Eleutherococcus senticosus (Siberian Ginseng) is a small, woody shrub in the Araliaceae family that is native to southeastern Russia, northern China, Korea and Japan. native plant to the mountains of Europe and cultivated in the north-western United States and Canada. (Natural Medicine 2015). It is not related to the true ginseng (Panax ginseng) and it has a growing reputation for increasing all kinds of body resistance. (Hoffman 1996) Siberian Ginseng usage has been historically dated back over 2,000 years in China. In Russia, the Siberian people originally use Siberian Ginseng to increase performance and quality of life. The Soviet scholars may have been the first to discover the adaptogenic role of Siberian ginseng. It has been used by high -level athletes and cosmonauts in the former Soviet Union for its potential ability to increase stamina and endurance. (Natural Medicine 2015).
Currently, the Russian Federation is the main producing region of Siberian Ginseng (Wichtl, 2002). At the beginning of the second half of the 20th century, scientists of the Russian Federation began to research and promote the eleuthero root as a substitute drug for the expensive Asian ginseng root (Panax ginseng) for which a sufficient supply could not be obtained for medical use (Wichtl, 2002). Based on the pharmacological studies, it has been proposed that the activity of eleuthero extracts is equivalent to, or may even surpass, that of Asian ginseng root (Wichtl, 2002). Since about 1975, the drug has become available in western countries marketed under the names "Siberian Ginseng" or "Taiga Root", promoted as tonics for invigoration and strengthening. In the U.S., the standard common name that is required on products labels and in advertisements of Siberian Ginseng is "eleuthero". Siberian Ginseng is no longer the legal standard common name. A 2002 amendment to the Federal, Food, Drug and Cosmetic Act limits the use of the name "ginseng" to herbs of the genus Panax only. (Wichtl, 2002). The eleuthero root has been classified as a drug with adaptogenic activity but due to the concepts' vagueness, have still not attained general recognition within natural science-based medicine; much of the data supporting the adaptogen concept is still viewed with great skepticism. (Wichtl, 2002).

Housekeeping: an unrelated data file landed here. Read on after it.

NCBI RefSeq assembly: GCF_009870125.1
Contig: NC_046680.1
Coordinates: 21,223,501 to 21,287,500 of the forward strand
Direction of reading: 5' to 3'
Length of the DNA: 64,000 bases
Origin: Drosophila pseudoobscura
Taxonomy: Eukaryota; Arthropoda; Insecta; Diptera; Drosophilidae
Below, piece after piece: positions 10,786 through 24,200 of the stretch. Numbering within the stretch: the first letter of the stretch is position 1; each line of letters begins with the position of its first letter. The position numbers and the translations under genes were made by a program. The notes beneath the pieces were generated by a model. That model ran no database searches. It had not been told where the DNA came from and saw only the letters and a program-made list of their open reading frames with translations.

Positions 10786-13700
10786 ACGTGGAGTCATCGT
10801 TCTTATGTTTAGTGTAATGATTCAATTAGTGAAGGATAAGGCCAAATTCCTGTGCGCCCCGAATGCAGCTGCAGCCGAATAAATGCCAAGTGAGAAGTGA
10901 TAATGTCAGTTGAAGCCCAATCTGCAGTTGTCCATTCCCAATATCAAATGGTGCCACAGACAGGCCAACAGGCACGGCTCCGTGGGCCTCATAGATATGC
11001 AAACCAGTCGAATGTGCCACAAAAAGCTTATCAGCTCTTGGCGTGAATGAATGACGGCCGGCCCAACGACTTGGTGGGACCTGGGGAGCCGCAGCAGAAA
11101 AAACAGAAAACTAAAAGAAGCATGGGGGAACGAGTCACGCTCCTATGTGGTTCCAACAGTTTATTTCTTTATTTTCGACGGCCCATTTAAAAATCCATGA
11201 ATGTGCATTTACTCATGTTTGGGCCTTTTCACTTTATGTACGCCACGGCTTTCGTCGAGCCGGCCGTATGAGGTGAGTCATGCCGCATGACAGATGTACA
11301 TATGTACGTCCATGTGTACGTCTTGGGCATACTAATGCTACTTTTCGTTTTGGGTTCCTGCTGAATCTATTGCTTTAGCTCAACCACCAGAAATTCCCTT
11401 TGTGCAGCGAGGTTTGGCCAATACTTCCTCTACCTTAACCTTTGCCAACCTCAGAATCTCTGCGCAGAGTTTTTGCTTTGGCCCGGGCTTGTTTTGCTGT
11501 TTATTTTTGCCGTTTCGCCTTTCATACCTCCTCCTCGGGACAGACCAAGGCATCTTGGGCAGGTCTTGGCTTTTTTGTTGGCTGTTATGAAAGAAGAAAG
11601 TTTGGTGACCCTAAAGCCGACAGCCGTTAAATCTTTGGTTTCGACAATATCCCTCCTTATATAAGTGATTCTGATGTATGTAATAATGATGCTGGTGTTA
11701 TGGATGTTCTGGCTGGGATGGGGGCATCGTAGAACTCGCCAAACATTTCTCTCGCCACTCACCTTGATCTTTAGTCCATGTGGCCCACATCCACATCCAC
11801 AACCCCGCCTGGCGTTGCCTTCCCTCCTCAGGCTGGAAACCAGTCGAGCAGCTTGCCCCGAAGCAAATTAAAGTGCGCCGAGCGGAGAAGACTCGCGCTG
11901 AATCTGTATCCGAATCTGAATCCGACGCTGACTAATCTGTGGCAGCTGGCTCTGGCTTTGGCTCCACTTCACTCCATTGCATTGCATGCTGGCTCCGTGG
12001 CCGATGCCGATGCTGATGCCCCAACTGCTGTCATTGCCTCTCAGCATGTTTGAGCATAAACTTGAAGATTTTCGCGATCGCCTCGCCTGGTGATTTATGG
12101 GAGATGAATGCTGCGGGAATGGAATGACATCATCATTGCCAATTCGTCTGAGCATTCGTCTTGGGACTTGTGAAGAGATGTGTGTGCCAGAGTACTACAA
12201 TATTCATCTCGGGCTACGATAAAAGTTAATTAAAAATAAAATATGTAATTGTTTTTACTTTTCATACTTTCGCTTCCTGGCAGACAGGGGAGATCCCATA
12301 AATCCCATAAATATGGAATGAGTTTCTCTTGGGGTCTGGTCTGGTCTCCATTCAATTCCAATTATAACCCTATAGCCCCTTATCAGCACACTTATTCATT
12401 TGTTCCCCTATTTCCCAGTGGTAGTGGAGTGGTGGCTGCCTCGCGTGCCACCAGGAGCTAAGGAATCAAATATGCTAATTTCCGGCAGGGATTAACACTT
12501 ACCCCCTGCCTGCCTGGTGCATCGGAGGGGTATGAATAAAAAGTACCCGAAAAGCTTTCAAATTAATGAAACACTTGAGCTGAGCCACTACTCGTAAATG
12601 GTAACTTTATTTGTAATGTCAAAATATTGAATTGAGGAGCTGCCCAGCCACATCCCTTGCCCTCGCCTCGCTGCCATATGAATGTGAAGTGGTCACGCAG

Hoffmann, D. (1996) The Complete Illustrated Herbal. (New York, NY: Barnes & Noble Inc,), 88.
Wichtl, M.(2002), Herbal Drugs and Phytopharmaceuticals.(Boca Raton, FL: CRC Press,) 188
Natural Medicines (2015) Ginseng, Siberian, Therapeutic Research Center https://naturalmedicines.therapeuticresearch.com/databases/food,-herbs-supplements/professional.aspx?productid=985